Upstate burn clinic gets child-friendly exam room makeover and child life specialist
The youngest patients who come through Upstate University Hospital’s burn clinic will now feel a little more at ease thanks to a newly decorated, child-friendly exam room and a new child life specialist.
Upstate’s Burn Clinic is an outpatient facility located at the downtown campus that handles 1,500 visits a year, including about 250 pediatric patients. Visits to the burn clinic often involve dressing changes and other treatments for burns and scalds that can be painful, especially for a child.
To make the experience less anxiety-inducing, burn clinic staff worked with the Upstate Foundation to create a more child-friendly environment. Using a $5,000 grant from the foundation, one of the eight clinic exam rooms was turned into an underwater landscape complete with a giant sea turtle on the wall and ceiling tiles painted to look like water. The bright, colorful space can be a welcome alternative to a sterile white room, explained Certified Child Life Specialist Allison C. Della Penna, BS, CCLS, who started working at the clinic in November.
“Our job is to just help get them through it and when they’re done being able to re-engage them in something that they enjoy doing,” said Della Penna, who spent two years working in Upstate’s pediatric emergency department before joining the burn clinic.
Della Penna meets with her patients at the very start of their visit to learn more about the child’s interests and comfort level, she said. Some children want to watch what the nurse or doctor is doing while others want to be fully distracted. She uses music, books, toys, bubbles and conversation to distract and entertain the pediatric patients, which can range in age from babies to adolescents.
“I want to find out what makes them feel the most calm,” she said. “Do they want to look and watch or would that make them more upset?”
Burn Program Manager Tamara Roberts, MSN, RN, said Della Penna has already added several helpful services to the clinic. She cited a new burn dictionary to help children and families understand more medical terminology and the Beads of Courage program, which gives pediatric patients a new bead each time they undergo a new treatment or have a clinic visit.
“Having her here really improves the patient experience and the family’s experience,” Roberts said. “It can be traumatizing for a parent to have to watch their child go through something. Allison continues to come up with creative and innovative ideas to make kids more compliant with changing their dressings so the entire experience is easier.”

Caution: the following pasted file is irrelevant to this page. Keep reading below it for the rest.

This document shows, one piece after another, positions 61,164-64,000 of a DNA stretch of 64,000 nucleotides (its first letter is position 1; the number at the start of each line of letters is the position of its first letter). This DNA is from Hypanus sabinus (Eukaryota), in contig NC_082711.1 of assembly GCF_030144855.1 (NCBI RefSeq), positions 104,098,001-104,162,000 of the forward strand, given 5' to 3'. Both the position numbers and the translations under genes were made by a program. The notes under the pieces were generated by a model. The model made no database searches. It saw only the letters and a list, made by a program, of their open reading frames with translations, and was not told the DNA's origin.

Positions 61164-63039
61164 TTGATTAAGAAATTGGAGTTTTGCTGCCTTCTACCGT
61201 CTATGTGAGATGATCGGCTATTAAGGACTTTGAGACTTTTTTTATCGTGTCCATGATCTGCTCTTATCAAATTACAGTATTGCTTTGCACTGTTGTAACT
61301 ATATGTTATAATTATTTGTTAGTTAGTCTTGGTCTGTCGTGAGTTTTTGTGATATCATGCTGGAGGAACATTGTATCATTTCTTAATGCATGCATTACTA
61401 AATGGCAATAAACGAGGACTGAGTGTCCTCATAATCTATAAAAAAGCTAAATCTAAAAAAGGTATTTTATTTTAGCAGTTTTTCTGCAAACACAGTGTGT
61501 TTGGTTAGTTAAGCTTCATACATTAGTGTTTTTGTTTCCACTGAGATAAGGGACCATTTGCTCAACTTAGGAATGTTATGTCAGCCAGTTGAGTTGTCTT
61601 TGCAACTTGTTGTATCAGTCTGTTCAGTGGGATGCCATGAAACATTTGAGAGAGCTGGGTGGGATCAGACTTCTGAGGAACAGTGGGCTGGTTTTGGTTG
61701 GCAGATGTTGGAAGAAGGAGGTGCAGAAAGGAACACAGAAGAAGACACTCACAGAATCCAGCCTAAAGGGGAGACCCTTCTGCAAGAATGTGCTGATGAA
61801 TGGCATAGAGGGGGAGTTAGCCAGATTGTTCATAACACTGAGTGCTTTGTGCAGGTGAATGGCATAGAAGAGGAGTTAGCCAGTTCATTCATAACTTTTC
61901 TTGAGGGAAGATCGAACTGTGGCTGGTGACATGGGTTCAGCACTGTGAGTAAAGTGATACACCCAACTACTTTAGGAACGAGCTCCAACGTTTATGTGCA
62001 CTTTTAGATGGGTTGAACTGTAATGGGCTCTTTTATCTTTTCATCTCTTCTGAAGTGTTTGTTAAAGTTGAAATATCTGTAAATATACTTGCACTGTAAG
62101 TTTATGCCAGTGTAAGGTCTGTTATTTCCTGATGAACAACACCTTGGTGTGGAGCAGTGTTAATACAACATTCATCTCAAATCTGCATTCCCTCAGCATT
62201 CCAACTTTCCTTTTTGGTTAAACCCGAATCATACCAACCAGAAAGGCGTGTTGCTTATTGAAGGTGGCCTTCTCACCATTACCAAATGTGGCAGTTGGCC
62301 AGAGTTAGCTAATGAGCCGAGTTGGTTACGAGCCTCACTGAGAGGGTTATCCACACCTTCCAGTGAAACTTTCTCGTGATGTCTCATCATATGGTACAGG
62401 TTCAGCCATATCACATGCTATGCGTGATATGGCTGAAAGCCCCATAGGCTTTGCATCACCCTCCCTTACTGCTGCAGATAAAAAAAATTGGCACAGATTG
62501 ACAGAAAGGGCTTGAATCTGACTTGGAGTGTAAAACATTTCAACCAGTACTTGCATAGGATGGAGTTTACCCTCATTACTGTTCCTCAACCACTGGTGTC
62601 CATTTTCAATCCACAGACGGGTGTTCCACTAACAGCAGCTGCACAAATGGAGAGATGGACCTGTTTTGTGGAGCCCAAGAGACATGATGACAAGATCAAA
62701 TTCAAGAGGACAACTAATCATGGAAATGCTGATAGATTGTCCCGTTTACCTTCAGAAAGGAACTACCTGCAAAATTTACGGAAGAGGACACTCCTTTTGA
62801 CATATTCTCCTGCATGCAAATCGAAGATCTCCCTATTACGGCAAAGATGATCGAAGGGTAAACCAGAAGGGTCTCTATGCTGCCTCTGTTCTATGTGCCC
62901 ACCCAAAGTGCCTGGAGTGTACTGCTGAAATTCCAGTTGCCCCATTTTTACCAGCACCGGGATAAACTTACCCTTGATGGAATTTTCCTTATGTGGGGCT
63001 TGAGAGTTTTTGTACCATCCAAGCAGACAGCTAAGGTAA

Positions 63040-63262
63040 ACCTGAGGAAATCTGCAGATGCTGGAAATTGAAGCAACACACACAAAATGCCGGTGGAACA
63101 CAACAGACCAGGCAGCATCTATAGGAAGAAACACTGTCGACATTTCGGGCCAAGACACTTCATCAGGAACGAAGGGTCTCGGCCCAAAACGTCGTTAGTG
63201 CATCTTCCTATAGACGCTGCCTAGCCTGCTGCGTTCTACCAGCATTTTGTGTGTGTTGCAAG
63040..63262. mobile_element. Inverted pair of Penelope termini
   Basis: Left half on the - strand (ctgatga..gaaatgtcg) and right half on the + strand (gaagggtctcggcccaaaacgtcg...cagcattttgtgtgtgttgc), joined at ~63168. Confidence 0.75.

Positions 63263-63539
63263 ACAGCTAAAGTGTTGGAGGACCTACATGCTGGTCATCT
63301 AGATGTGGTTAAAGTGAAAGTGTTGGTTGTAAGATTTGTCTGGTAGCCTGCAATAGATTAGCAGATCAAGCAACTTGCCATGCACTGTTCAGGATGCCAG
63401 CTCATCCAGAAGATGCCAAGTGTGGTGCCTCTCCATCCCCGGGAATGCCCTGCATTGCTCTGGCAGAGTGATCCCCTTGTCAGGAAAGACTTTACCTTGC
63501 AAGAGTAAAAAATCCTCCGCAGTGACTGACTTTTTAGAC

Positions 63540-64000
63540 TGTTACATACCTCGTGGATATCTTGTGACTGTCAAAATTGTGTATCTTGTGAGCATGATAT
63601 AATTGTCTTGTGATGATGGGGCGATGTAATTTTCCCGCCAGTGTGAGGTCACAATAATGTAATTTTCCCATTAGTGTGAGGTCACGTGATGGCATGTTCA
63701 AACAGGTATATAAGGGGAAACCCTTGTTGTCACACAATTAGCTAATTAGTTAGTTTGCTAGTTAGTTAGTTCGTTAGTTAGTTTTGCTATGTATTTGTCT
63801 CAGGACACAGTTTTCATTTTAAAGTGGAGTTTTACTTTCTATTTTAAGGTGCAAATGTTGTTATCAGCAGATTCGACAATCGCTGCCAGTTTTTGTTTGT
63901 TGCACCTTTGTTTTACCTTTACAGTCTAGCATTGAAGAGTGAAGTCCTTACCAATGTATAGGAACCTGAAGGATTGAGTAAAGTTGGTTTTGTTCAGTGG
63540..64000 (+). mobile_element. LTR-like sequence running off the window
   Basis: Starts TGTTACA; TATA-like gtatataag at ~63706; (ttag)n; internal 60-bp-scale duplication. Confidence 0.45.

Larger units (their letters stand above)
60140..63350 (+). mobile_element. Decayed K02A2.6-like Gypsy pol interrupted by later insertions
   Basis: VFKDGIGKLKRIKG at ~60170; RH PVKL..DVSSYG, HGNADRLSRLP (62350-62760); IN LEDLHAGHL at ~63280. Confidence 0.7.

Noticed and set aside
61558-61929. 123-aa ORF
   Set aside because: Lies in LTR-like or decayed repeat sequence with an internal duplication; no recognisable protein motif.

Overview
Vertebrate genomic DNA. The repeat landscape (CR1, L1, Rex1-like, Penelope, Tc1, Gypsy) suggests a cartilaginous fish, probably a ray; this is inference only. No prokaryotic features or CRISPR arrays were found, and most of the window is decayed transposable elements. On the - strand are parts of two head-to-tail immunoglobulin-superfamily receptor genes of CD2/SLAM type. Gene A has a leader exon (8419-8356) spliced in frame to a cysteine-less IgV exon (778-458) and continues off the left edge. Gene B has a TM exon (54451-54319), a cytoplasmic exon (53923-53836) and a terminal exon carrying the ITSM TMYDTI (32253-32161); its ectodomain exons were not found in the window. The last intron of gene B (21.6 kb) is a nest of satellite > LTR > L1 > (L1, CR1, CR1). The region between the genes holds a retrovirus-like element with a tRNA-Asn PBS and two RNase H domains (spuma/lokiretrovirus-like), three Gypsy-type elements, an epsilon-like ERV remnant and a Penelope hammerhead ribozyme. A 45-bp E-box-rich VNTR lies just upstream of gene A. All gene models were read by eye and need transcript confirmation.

Now through Feb. 13 is National Burn Awareness Week – a time to shed light on burn and scald dangers for adults and children. The Clark Burn Center and clinic saw an increase in the number of scald injuries in 2020 compared to previous years, Roberts said, as more people were cooking and home in general because of the COVID-19 pandemic.
Many burn injuries require multiple visits to the clinic, Roberts said, making it all the more important for a pediatric patient to not be scared about visiting.
“I’ve come to really rely on the child life specialist for inpatient and outpatient care,” said Burn Center Medical Director Jessica Summers, MD. “I can’t say enough about how much their help is needed and valued because they can put the kids at ease and make them more comfortable.”
Della Penna said working in the burn clinic allows her to see patients over longer periods of time and help them on their healing journey.
“I love seeing kids be able to get through something that was really hard,” Della Penna said. “I love seeing them be so proud of themselves and seeing the families so shocked at how well they did. I think that’s the biggest piece that keeps me coming back. I love it.”
Caption: Certified Child Life Specialist Allison C. Della Penna, BS, CCLS, sits in the newly renovated, child-friendly room in the Upstate burn clinic.